Our colleagues from BDO New Zealand have released the 2020 Construction Survey Report, revealing the sector’s state of affairs before and after the first nationwide Alert Level 4 lockdown prompted by the spread of the novel coronavirus.
We believe that the results of this survey may prove to be noteworthy and applicable to companies operating in the construction industry around the world, including in Eastern Europe. In this regard, this article will selectively present the provisions of this survey which, we hope, will help to overcome the consequences of the crisis faced by companies operating in the construction industry, and which can also be used when looking for opportunities for their survival and growth.
The participants, as revealed by their responses, are confident in their ability to deliver well-built projects, and the insights gained from the report should set the tone for the sector to finish the year off strongly and help businesses head into the new year with a refocused vigour.
Pre-COVID Snapshot: A Financially Strong Sector
Prior to the first lockdown, many of our survey participants reported that they were in the strongest financial position they had been in for many years after experiencing substantial growth during the previous financial year. Pre-COVID forward work pipelines had improved, 92% reported having adequate bonding capacity (a significant jump from 53% in 2019), and balance sheet resilience was up across the board.
This pre-COVID-19 financial strength will be a useful benchmark from which individual businesses can measure their eventual recovery.
Key areas that have improved:
- Performance bond capacities
- Cashflow and ability to pay creditors
- Focus on non-price attributes
The Impact of COVID-19 on the Construction Sector
COVID-19 and the subsequent lockdowns made immediate and profound impacts on the sector’s financial stability and its ability to do work. 69% of respondents reported that previously confirmed work was delayed or cancelled due to COVID-19, which naturally translated into loss of potential profit.
90% of our survey participants reported that they applied for the wage subsidy and found it essential to business survival, especially at the height of lockdown. Due to the lack of forward work and the loss of profit, however, 25% plan to reduce staff numbers, and 58% cancelled or delayed salary increases. This is unfortunate, as results from previous years’ reports persistently identified finding quality staff as one of the sector’s main challenges.
What are the industry’s current key concerns?
Forward work, procurement, and gross margin issues are on the horizon. Although it’s not a novel issue within the sector, the risk of a race to the bottom has certainly been exacerbated by concern for the lack of forward work expressed by 81% of our participants.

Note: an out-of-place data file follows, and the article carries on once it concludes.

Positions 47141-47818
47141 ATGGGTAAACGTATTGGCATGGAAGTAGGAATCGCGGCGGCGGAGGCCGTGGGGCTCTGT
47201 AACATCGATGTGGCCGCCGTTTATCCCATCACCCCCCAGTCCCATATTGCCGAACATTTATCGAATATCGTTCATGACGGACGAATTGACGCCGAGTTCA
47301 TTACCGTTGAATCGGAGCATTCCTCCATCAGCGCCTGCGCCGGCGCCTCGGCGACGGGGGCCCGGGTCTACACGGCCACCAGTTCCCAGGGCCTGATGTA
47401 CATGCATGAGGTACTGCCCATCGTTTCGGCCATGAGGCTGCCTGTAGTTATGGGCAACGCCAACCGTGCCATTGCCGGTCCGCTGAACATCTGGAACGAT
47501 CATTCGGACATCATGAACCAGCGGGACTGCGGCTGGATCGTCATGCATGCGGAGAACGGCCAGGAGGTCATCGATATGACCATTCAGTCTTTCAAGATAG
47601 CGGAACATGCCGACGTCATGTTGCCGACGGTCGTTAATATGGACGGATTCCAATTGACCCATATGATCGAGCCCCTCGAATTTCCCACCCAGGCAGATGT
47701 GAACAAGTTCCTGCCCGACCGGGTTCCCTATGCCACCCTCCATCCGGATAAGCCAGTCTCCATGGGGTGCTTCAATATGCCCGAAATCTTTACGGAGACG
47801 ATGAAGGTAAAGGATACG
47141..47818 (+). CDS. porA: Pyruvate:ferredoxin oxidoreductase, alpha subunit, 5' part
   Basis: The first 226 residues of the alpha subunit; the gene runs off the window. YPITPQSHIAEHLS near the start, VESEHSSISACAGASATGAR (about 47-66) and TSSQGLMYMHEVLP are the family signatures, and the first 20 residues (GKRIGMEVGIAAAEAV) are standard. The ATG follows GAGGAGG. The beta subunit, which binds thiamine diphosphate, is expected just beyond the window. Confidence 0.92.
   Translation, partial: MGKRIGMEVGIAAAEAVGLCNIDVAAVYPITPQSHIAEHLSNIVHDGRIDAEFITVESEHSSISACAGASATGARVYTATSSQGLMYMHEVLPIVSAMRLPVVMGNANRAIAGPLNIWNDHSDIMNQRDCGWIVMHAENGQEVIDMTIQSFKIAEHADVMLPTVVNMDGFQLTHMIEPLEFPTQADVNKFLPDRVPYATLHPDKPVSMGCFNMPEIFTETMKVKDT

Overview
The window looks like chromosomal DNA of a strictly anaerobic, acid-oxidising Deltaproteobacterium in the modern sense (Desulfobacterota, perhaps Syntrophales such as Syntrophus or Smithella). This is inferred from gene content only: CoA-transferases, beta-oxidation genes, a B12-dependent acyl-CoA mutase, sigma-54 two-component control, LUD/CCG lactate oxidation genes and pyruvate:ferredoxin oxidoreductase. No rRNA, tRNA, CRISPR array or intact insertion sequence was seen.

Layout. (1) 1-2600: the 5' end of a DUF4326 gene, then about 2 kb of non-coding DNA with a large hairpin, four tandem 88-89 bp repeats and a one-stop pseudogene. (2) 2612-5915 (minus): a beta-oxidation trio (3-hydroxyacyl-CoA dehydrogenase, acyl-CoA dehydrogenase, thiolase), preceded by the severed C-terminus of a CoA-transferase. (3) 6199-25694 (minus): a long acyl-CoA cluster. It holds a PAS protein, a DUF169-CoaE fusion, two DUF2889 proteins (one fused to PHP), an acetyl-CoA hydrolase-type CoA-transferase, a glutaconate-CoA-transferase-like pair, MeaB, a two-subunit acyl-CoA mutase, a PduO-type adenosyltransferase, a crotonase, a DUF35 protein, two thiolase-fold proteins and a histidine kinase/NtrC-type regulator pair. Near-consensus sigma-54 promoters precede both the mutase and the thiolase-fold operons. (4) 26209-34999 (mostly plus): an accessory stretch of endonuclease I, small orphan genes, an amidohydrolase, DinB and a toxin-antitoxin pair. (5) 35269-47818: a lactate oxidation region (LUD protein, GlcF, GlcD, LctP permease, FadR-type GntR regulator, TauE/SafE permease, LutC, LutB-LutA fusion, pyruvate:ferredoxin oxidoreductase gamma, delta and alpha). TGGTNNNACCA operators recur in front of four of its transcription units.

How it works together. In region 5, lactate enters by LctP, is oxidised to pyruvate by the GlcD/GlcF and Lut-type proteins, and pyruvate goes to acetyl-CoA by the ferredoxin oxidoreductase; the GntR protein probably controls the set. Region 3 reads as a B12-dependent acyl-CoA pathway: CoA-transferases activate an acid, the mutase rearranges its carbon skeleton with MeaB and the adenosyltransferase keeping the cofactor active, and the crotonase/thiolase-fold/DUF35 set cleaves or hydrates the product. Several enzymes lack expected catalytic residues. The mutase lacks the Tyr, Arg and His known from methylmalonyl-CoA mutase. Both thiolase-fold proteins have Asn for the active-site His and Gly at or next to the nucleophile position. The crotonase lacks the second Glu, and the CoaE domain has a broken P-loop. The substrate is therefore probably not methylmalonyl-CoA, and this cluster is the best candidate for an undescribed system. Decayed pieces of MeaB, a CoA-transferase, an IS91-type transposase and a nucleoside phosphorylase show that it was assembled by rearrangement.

There are anecdotal reports of “low-ball bidding” as new work becomes scarcer and competition increases where the lowest price wins. Essentially, businesses are scrambling to secure new work to keep their employees occupied and are pricing low as a result. However, it will be difficult for those businesses to remain profitable if they continue to take on work at small margins, not to mention that the margin-cutting actions of a few will force others to do likewise.
Strategies for Survival and Growth Post-COVID
Focus on greater efficiencies, whether on-site or in-office, were put forward by the participants as one of their initial strategies to mitigate COVID-19’s impacts. There is huge opportunity here for the industry to better use current technologies and software, particularly in areas like Building Information Modelling (BIM). The need to survive and grow post-COVID should encourage the identification of these improvements and their speedy implementation.
Reassuringly, the sector’s participants are very alert to their needs and have a good sense of what is required, putting forward strategies for sector-wide improvement, such as:
- taking on a better, more collaborative approach to focus on the best project outcomes,
- ensuring more equitable transfer of risk,
- increased weighting on non-price attributes for tendered work or negotiation, and so on.
Our survey participants expressed confidence in their businesses, teams, and abilities to deliver well-built projects, and these will no doubt be put to the test as we collectively work towards improving the sector’s profitability and sustainability.
Expert: James MacQueen, Advisory Partner, Construction and Real Estate Sector National Leader